Let’s not forget the government announcements of salvation immediately thereafter. Me thinks Mr. Pearlstein is spot on, and you should read the whole thing.

Single (mixed) post for the week

Light on thought.

  • Check out today’s shocking level of discount window borrowing. Who wants to start a bank?
  • A crank Craigslist posting led to a run on an Oregon man’s possessions. Henry Blodget wonders who’s responsible (i.e. who should pay for the ransacking). I’m wondering when the copycats are going to arrive.
  • Luxury car sales are on the decline, and Ford is selling Jaguar and Land Rover as a result. Not too long ago luxury goods sales were being touted as a mainstay. What changed all of a sudden? Failing hedge funds?
  • New home sales fell to a 13-year low. You wouldn’t know it if all you were listening to was the National Association of Realtor’s counter-productive spin.

Commentary will remain light around here for the next few months…until the project I am working on has reached its next milestone or I catch a ten pound trout, whichever comes first.

China to Decide Agricultural Bank Restructure ‘Soon’

Western banks aren’t the only ones:

Agricultural Bank of China, saddled with $100 billion of bad loans, may receive regulatory approval for its restructuring plan “soon”, a sign the government is nearing completion of a decade-long industry cleanup.

A hundred billion in bad debts would sink many US financial institutions. But in China “restructuring” means the Industrial Bank and the Communications bank owe the Agricultural Bank the money, and the lender will just take more equity instead.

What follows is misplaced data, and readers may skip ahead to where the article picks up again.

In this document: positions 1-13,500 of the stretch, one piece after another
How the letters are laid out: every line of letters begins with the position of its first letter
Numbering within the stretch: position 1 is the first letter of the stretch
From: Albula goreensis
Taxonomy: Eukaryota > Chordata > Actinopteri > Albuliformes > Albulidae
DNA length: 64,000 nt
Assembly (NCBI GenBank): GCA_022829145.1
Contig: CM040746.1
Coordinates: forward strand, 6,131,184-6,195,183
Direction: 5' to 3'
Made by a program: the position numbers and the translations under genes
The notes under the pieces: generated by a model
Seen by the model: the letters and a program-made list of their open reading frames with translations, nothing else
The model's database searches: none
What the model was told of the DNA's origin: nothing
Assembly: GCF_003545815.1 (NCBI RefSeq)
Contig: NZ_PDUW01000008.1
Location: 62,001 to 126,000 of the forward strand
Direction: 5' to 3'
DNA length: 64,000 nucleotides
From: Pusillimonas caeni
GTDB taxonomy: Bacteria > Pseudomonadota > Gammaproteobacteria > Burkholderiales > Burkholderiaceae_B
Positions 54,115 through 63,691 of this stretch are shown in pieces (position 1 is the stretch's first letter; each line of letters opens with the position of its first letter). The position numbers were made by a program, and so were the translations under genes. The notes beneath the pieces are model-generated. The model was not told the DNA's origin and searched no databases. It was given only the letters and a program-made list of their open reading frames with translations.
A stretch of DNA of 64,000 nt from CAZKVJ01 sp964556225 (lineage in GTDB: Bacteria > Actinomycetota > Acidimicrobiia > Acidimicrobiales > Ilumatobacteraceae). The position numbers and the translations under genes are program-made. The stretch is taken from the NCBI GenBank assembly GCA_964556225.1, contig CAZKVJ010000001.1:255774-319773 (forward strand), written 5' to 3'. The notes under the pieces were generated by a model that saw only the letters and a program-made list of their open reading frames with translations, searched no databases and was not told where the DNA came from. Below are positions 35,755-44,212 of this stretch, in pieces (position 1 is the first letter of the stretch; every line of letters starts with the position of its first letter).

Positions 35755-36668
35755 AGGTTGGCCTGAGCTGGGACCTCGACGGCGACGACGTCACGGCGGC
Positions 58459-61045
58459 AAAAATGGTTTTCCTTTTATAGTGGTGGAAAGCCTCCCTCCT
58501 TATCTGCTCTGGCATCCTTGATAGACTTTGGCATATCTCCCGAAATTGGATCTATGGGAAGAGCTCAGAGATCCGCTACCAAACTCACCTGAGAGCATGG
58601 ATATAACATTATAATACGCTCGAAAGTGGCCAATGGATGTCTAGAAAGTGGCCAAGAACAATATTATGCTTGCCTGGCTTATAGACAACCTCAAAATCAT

Companies CAN stop data thefts

I think the statement that “Companies Can’t Put A Stop To Data Thefts” is more than a bit misleading. They could, and likely can, but it isn’t in their economic best interests to do so. Leaving the hapless customer to deal with recovering their funds, and their identity, seems to be the modus operandi. “Here’s a free credit report” is the spokesperson’s statement of choice nowadays.

The data companies are entrusted with (with or without our permission) is extremely valuable – worth billions if not trillions. There should be more accountabillity.

As a free markets believer, I like competition that drives consumer costs down. But, the telco industry continues to sell broadband for ever cheaper prices (disregarding all the strings attached) while complaining they can’t recover bandwidth costs, and pointing fingers at content providers. Financial services players (and big data brokers) seem to take on the same line of thinking – create ever cheaper services for consumers, and if they are thwarted by hackers, garbage bin divers, or even their own stupidity, point the finger at someone else.

Something has to change, and I for one wouldn’t mind paying a little more for that change.
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Nine out of ten Americans need to think twice

And, possibly hire a financial advisor and/or just get off the “lazy American” kick. When 9 of 10 say they’d like their bank to monitor their online accounts for them, I say be extremely careful of what you wish for.

Bank regulators give spyware hints

The Federal Deposit Insurance Corporation is now warning banks to beware of spyware. Of course, Reuters just had to reach by comparing spyware data theft to the CardSystems data theft, which just keeps getting bigger.

Lets first set the record straight by saying that a data intermediary storing information in reckless disregard of its customers retention policies, and then having that data swiped, has absolutely nothing to do with spyware.

Yes – spyware can be a menace to banking transactions, and the warning is justified. But banks can do little to stem the tide when it is consumers that are downloading spyware-laden software. Having banks provide specific warnings directly to consumers (and maybe even give away some solid anti-spyware software to their online banking customers), would be a good logical next step.